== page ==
When they mean "despite anything to the...

When they mean "despite anything to the contrary/in spite of that," they are synonymous terms.

Tyrn's example, in a subject complement role, isn't the adverbial phrase you're curious about....
Forum: Grammar November 28, 2019, 01:41 PM
Replies: 6
Views: 72
Posted By Rusty
Verbs that indicate movement are followed by the...

Verbs that indicate movement are followed by the preposition 'a'.
That explains what is wrong with your first example.

There's nothing wrong with your last two examples.
The first of the three...
Forum: Grammar November 28, 2019, 12:42 PM
Replies: 6
Views: 72
Posted By Rusty
The meaning is exactly the same. In the first...

The meaning is exactly the same.
In the first example, you've employed an indirect object pronoun; in the second, an indirect object.
You can also use both in the same sentence.
Se me acercaron a...
Forum: Grammar November 28, 2019, 10:22 AM
Replies: 9
Views: 994
Posted By Rusty
Caution: a 'gerund' in English is not a...

Caution: a 'gerund' in English is not a 'gerundio' in Spanish.
A gerund always acts as a noun in English grammar.
The equivalent in Spanish would be to use the infinitive.
Me gusta nadar. = I like...
Forum: Idioms & Sayings November 28, 2019, 09:40 AM
Replies: 1
Views: 262
Posted By Rusty
This is an idiomatic expression (idiom). Its...

This is an idiomatic expression (idiom). Its meaning is 'a short amount of time.'

Literally:
antes de = before (earlier than)
lo que se tarda en = the duration of time (on someone's part) = how...
Forum: Grammar November 26, 2019, 12:59 PM
Replies: 2
Views: 114
Posted By Rusty
When the conjunction 'que' is used at the...

When the conjunction 'que' is used at the beginning of a clause (a clause contains a verb), the speaker is expressing a wish. The conjunction isn't translated into English, but it should be easy to...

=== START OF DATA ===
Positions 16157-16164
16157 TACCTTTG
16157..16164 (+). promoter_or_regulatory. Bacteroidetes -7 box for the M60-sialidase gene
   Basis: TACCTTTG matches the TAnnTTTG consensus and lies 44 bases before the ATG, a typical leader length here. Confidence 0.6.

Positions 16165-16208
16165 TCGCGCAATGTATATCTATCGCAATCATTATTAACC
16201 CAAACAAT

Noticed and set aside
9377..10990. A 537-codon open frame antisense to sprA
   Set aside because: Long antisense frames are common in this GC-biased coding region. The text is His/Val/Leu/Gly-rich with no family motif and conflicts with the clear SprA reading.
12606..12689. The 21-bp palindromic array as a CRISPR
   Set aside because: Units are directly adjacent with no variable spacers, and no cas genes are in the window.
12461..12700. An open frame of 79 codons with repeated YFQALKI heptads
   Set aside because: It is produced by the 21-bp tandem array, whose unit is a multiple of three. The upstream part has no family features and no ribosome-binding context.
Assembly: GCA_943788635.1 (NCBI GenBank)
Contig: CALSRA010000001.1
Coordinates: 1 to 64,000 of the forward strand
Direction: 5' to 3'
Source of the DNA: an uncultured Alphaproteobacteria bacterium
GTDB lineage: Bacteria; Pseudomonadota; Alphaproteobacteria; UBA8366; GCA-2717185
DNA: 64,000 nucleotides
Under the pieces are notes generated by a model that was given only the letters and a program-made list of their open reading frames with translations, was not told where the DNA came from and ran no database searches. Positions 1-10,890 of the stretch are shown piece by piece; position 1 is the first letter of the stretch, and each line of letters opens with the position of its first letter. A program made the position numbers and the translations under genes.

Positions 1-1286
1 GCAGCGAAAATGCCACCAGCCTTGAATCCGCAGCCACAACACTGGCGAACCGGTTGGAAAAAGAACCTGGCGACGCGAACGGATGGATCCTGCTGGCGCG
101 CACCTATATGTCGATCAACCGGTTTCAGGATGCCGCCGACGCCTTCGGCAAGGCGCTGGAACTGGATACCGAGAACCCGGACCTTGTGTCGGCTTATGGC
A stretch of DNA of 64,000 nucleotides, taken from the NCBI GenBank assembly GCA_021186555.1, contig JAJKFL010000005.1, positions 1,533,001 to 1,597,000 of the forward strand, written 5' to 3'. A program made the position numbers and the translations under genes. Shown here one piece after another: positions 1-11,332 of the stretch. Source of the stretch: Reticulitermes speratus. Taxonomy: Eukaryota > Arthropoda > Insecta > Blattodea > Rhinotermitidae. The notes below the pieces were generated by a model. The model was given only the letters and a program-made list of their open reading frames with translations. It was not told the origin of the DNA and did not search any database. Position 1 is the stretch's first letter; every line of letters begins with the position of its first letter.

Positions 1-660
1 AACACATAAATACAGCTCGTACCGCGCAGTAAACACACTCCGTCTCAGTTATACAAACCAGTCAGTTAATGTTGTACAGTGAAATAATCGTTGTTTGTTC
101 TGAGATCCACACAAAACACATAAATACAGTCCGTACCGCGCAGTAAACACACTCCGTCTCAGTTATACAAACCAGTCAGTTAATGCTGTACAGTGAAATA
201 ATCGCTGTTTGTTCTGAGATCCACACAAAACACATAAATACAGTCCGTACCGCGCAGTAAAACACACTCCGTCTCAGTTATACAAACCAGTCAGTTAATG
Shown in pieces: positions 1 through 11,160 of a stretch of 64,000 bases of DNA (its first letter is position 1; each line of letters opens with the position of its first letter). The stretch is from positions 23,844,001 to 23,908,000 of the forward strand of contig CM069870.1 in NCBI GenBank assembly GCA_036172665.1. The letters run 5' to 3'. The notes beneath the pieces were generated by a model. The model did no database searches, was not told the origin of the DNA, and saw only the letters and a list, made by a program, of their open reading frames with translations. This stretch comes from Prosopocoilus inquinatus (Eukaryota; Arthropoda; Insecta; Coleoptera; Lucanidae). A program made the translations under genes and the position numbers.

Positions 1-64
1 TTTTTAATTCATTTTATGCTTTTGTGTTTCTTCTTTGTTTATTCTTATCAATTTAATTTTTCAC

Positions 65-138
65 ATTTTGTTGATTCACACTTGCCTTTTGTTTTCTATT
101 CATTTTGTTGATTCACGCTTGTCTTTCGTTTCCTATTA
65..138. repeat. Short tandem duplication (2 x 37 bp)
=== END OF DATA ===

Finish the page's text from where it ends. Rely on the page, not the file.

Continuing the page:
Forum: Translations November 22, 2019, 09:11 PM
Replies: 4
Views: 183
Posted By Rusty
llegar a

llegar a
Forum: Grammar November 21, 2019, 09:04 AM
Replies: 4
Views: 97
Posted By Rusty
What you wrote in the thread title is what I'll...

What you wrote in the thread title is what I'll address first.

Both 'how do you dare' and 'how dare you' are used, but they are certainly not interchangeable.

We say 'how dare you' when we are...
Forum: Grammar November 17, 2019, 06:27 AM
Replies: 1
Views: 74
Posted By Rusty
October is always capitalized. As written,...

October is always capitalized.
As written, these phrases look like titles (fragments), so title case is in order. In English, we capitalize the first letter of all nouns when using title case.
...
Forum: Grammar November 16, 2019, 02:03 PM
Replies: 3
Views: 97
Posted By Rusty
Fíjate en lo que se explica aquí...

Fíjate en lo que se explica aquí (http://laspreposiciones.com/verbs-and-prepositions.html). No encontrarás el verbo en cuestión, sino la frase 'Verbs that are followed by a often are referred to as...
Forum: Translations November 16, 2019, 01:30 AM
Replies: 1
Views: 112
Posted By Rusty
Perhaps this will do: Tome una respiración...

Perhaps this will do:
Tome una respiración profunda y limpiadora.
Forum: Grammar November 15, 2019, 11:26 PM
Replies: 10
Views: 243
Posted By Rusty
The pronoun 'se' is quite versatile and is used...

The pronoun 'se' is quite versatile and is used all the time.

To learn more, search for a specific usage of 'se':

{|}reflexive 'se' | (reflexive pronoun)
{|}impersonal 'se' | (¿Cómo se dice? o...
Forum: Grammar November 15, 2019, 08:30 AM
Replies: 10
Views: 243
Posted By Rusty
The first 'se' is used to make the subject...

The first 'se' is used to make the subject impersonal, as I stated.
The suffixed 'se' (on 'relacionarse') is the reflexive pronoun I mentioned.
There is no passive construction in your sentence.
Showing results 1 to 25 of 500